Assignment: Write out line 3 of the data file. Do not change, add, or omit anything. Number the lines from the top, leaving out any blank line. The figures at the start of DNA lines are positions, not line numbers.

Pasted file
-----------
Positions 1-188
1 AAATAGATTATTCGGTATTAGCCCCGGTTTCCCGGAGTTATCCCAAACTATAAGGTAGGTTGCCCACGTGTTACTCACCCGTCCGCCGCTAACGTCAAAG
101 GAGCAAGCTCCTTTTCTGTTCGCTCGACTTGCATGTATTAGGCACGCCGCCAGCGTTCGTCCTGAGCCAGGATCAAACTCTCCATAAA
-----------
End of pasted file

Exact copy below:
101 GAGCAAGCTCCTTTTCTGTTCGCTCGACTTGCATGTATTAGGCACGCCGCCAGCGTTCGTCCTGAGCCAGGATCAAACTCTCCATAAA